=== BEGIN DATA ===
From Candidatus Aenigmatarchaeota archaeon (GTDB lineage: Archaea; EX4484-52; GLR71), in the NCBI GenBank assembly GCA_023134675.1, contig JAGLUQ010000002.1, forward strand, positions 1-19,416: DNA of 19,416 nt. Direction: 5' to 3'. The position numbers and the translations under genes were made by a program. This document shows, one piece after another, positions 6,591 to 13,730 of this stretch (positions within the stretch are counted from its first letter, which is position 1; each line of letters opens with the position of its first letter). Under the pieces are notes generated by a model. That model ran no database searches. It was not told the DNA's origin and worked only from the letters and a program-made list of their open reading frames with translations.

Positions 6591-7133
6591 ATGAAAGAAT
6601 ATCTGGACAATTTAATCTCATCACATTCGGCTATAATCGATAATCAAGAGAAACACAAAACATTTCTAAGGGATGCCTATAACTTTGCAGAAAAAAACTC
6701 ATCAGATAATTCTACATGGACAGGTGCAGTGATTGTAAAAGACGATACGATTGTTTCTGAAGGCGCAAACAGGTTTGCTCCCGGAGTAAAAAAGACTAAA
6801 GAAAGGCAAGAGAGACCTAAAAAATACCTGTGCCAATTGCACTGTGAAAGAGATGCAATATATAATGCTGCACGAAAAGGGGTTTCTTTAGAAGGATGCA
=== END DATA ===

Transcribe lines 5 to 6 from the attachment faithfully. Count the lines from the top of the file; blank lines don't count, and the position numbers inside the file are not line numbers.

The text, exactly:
6701 ATCAGATAATTCTACATGGACAGGTGCAGTGATTGTAAAAGACGATACGATTGTTTCTGAAGGCGCAAACAGGTTTGCTCCCGGAGTAAAAAAGACTAAA
6801 GAAAGGCAAGAGAGACCTAAAAAATACCTGTGCCAATTGCACTGTGAAAGAGATGCAATATATAATGCTGCACGAAAAGGGGTTTCTTTAGAAGGATGCA